In 1987 an alternative synthesis route was found by the Prinzbach group, through the isomer pagodane.[7][8] Pagodane, obtained from isodrin as starting material i.a. through [6+6]photocycloaddition, was thought to be a suitable candidate for isomerization to dodecahedrane similar to Schleyer´s approach to adamantane. Joint efforts of the Prinzbach team and the Schleyer group succeeded in 8% yield for the conversion at best. In the following decade the pagodane route was optimized by the Prinzbach group over and over again and finally allowed to access not only dodecahedrane in multi-gram quantities but - more importantly - to selectively incorporate substitution and unsaturation. Highlights of the study of different pagodane and dodecahedrane derivatives were the discovery of σ-bishomoaromaticity [9] and the formation of C20 fullerene from highly brominated dodecahedrane species.[10] A final summary of the Prinzbach group´s contributions - including the over-and-over optimized pagodane route to dodecahedrane - can be found in Prinzbach´s 2006 paper on C20 clusters.[11] In the optimized dodecahedrane synthesis the low-yielding isomerization of parent pagodane to dodecahedrane is replaced by a longer but higher yielding sequence - which nevertheless still relies heavily on pagodane derivatives, cf. the following scheme (the scheme diverges from the pagodane synthesis after compound 16).

Optimized route to dodecahedrane

Encapsulating atoms[edit]

The practice of encapsulating atoms and small molecules inside of caged structures is a practice of chemists aimed at altering the properties of the parent structure, and of testing hypothesis about chemical structure and dynamics.[citation needed] Chemists have accomplished such with dodecahedrane by shooting helium ions (He+) at a film of C20H20; Cross, Saunders and Prinzbach obtain microgram quantities of "He@C20H20"—the nomenclature for one helium atom trapped inside one molecule of dodecahedrane—a substance described as quite stable.[12] The result has been described as the world's smallest helium balloon.


A variety of dodecahedrane derivatives have been synthesized and reported in the literature. Substitution of all 20 hydrogens by fluorine atoms yields the relatively unstable perfluorododecahedrane C20F20, which could be was obtained in milligram quantities. Trace amounts of the analogous perchlorododecahedrane C20Cl20 were obtained, among other partially chlorinated derivatives, by reacting C20H20 dissolved in liquid chlorine under pressure at about 140 °C and under intense light for five days. Complete replacement by heavier halogens seems increasingly difficult due to their larger size. Half or more of the hydrogen atoms can be substituted by hydroxyl groups to yield polyols, but the extreme compound C20(OH)20 remained elusive as of 2006.[13]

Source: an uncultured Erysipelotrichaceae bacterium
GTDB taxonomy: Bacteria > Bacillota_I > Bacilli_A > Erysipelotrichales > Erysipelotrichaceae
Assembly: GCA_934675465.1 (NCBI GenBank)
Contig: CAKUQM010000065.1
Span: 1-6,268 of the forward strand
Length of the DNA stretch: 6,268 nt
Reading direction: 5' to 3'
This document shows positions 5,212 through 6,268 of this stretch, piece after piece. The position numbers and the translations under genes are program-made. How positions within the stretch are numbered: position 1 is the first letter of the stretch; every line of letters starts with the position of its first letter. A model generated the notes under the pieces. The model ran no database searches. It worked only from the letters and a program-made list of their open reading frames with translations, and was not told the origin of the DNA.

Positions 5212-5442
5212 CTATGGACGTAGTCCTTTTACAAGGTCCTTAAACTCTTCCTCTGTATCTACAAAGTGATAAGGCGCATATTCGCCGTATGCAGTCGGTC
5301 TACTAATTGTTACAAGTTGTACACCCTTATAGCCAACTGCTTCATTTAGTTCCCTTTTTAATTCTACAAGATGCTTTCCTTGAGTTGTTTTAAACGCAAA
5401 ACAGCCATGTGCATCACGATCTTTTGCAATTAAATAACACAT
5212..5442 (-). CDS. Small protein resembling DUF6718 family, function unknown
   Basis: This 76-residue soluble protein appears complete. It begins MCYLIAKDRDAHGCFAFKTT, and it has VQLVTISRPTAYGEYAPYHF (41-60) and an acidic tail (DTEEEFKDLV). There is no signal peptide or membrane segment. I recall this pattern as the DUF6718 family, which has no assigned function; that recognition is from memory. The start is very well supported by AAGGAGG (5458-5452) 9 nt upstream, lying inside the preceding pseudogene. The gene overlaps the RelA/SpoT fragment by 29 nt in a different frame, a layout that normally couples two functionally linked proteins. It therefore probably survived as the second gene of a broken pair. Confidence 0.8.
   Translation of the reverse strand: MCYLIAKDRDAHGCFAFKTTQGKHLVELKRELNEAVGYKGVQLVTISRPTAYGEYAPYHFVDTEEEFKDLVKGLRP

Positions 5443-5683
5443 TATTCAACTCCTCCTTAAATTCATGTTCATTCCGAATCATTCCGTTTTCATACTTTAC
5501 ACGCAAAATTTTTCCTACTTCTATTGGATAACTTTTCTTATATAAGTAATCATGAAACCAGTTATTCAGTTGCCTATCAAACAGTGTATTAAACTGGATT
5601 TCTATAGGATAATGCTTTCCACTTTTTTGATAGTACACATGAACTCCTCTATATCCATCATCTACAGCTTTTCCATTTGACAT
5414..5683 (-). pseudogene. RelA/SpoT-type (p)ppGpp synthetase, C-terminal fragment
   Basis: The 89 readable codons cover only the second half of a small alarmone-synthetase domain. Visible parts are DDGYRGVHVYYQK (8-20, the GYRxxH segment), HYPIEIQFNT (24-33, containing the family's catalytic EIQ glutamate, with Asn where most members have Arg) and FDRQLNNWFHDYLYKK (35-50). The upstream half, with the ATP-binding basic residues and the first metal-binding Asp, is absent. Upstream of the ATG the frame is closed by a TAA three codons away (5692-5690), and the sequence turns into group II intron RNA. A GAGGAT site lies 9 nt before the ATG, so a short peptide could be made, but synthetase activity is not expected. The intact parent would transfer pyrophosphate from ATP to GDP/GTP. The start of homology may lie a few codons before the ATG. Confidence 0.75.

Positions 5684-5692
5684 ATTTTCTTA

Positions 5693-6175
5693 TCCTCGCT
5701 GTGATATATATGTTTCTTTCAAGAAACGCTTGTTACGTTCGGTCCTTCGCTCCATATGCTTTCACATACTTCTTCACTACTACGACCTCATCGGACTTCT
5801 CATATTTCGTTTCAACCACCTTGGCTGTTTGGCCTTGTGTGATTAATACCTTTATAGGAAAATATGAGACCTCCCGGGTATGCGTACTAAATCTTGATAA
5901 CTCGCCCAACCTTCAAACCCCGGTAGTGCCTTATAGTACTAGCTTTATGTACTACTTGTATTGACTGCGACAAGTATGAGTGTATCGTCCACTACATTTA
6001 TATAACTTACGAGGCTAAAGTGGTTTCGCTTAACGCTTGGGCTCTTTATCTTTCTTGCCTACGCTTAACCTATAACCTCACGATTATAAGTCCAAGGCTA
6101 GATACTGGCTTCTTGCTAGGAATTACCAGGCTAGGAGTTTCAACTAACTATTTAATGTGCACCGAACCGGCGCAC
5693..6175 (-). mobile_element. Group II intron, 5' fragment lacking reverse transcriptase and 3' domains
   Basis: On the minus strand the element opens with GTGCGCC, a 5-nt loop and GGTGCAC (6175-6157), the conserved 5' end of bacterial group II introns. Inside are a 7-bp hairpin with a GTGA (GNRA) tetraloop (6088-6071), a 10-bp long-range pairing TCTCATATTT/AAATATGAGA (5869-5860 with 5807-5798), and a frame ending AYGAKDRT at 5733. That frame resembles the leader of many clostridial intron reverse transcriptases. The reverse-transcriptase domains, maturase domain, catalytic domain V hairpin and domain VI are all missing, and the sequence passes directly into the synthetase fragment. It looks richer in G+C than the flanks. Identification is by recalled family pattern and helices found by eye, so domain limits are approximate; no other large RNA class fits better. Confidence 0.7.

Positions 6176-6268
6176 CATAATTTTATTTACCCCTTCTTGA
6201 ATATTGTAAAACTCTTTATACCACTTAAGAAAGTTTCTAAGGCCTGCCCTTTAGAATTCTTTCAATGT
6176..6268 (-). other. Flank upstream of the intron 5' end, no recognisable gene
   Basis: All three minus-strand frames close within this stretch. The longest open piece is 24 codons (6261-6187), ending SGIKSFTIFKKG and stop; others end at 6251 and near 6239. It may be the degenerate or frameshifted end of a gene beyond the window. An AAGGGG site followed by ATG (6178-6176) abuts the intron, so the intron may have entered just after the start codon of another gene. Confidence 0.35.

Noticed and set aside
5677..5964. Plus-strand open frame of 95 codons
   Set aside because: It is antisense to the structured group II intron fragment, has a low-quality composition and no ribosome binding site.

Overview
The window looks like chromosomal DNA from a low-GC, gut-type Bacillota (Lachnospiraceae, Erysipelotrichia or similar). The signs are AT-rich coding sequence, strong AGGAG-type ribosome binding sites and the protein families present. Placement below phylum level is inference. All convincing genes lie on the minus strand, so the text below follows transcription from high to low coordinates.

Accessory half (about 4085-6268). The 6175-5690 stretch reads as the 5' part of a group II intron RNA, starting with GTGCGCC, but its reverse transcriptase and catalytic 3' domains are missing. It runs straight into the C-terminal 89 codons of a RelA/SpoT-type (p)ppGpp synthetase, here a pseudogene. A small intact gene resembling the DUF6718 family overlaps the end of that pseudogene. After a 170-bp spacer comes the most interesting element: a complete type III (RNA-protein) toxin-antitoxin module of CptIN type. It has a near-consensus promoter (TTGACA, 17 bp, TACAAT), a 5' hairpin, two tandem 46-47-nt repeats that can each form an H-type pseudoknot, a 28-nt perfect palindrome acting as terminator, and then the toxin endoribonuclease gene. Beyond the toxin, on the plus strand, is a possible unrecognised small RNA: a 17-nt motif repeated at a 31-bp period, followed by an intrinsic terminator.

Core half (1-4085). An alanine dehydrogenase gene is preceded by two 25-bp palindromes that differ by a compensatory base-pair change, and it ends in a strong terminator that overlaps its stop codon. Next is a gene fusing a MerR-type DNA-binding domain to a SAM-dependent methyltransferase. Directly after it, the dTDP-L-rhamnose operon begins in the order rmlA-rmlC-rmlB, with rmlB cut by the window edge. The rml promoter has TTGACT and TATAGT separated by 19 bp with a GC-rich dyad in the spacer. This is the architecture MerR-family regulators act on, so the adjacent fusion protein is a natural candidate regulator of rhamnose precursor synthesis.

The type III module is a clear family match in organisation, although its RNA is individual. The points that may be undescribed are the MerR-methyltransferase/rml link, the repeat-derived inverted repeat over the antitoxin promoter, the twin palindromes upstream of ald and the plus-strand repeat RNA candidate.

Annelated dodecahedrane structures have been proposed.[14][15]


  1. ^ Lindberg, Thomas (2012-12-02). Strategies and Tactics in Organic Synthesis. ISBN 9780323152938.
  2. ^ Ternansky, Robert J.; Balogh, Douglas W.; Paquette, Leo A. (1982). "Dodecahedrane". J. Am. Chem. Soc. 104 (16): 4503–4504. doi:10.1021/ja00380a040.
  3. ^ Eaton, Philip E. (1979). "Towards dodecahedrane". Tetrahedron. 35 (19): 2189–2223. doi:10.1016/0040-4020(79)80114-3.
  4. ^ Paquette, Leo A.; Wyvratt, Matthew J. (1974). "Domino Diels–Alder reactions. I. Applications to the rapid construction of polyfused cyclopentanoid systems". J. Am. Chem. Soc. 96 (14): 4671–4673. doi:10.1021/ja00821a052.
  5. ^ Paquette, Leo A.; Wyvratt, Matthew J.; Schallner, Otto; Muthard, Jean L.; Begley, William J.; Blankenship, Robert M.; Balogh, Douglas (1979). "Topologically spherical molecules. Synthesis of a pair of C2-symmetric hexaquinane dilactones and insights into their chemical reactivity. An efficient π-mediated 1,6-dicarbonyl reduction". J. Org. Chem. 44 (21): 3616–3630. doi:10.1021/jo01335a003.
  6. ^ Paquette, Leo A.; Ternansky, Robert J.; Balogh, Douglas W.; Kentgen, Gary (1983). "Total synthesis of dodecahedrane". J. Am. Chem. Soc. 105 (16): 5446–5450. doi:10.1021/ja00354a043.
  7. ^ Fessner, Wolf-Dieter; Murty, Bulusu A. R. C.; Prinzbach, Horst (1987). "The Pagodane Route to Dodecahedranes – Thermal, Reductive, and Oxidative Transformations of Pagodanes". Angew. Chem. Int. Ed. Engl. 26 (5): 451–452. doi:10.1002/anie.198704511.
  8. ^ Fessner, Wolf-Dieter; Murty, Bulusu A. R. C.; Wörth, Jürgen; Hunkler, Dieter; Fritz, Hans; Prinzbach, Horst; Roth, Wolfgang D.; Schleyer, Paul von Ragué; McEwen, Alan B.; Maier, Wilhelm F. (1987). "Dodecahedranes from []Pagodanes". Angew. Chem. Int. Ed. Engl. 26 (5): 452–454. doi:10.1002/anie.198704521.
  9. ^ Prakash, G. K. S.; Krishnamurthy, V. V.; Herges, R.; Bau, R.; Yuan, H.; Olah, G. A.; Fessner, W.-D.; Prinzbach, H. (1988). "[]- and []Pagodane Dications: Frozen Two-Electron Woodward–Hoffmann Transition State Models". J. Am. Chem. Soc. 110 (23): 7764–7772. doi:10.1021/ja00231a029.
  10. ^ Prinzbach, Horst; Weiler, Andreas; Landenberger, Peter; Wahl, Fabian; Wörth, Jürgen; Scott, Lawrence T.; Gelmont, Marc; Olevano, Daniela; Issendorff, Bernd von (7 September 2000). "Gas-phase production and photoelectron spectroscopy of the smallest fullerene, C20". Nature. 407 (6800): 60–63. doi:10.1038/35024037. PMID 10993070.
  11. ^ Prinzbach, H.; Wahl, F.; Weiler, A.; Landenberger, P.; Wörth, J.; Scott, L. T.; Gelmont, M.; Olevano, D.; Sommer, F.; Issendorff, B. von (2006). "C20 Carbon Clusters: Fullerene–Boat–Sheet Generation, Mass Selection, PE Characterization". Chem. Eur. J. 12 (24): 6268–6280. doi:10.1002/chem.200501611. PMID 16823785.
  12. ^ Cross, R. James; Saunders, Martin; Prinzbach, Horst (1999). "Putting Helium Inside Dodecahedrane". Org. Lett. 1 (9): 1479–1481. doi:10.1021/ol991037v.
  13. ^ Wahl, Fabian; Weiler, Andreas; Landenberger, Peter; Sackers, Emmerich; Voss, Torsten; Haas, Alois; Lieb, Max; Hunkler, Dieter; Wörth,, Jürgen; Knothe, Lothar; Prinzbach, Horst (2006). "Towards Perfunctionalized Dodecahedranes—En Route to C20 Fullerene". Chem. Eur. J. 12 (24): 6255–6267. doi:10.1002/chem.200501618. PMID 16807931.
  14. ^ Banfalvia, Gaspar (2014). "Dodecahedrane minibead polymers". RSC Adv. 4 (6): 3003–3008. doi:10.1039/C3RA43628D.
  15. ^ Liu, Feng-Ling (26 July 2004). "DFT study on a molecule C25H20 with a dodecahedrane cage and a pentaprismane cage sharing the same pentagon". J. Mol. Struct.: Theochem. 681 (1–3): 51–55. doi:10.1016/j.theochem.2004.04.051.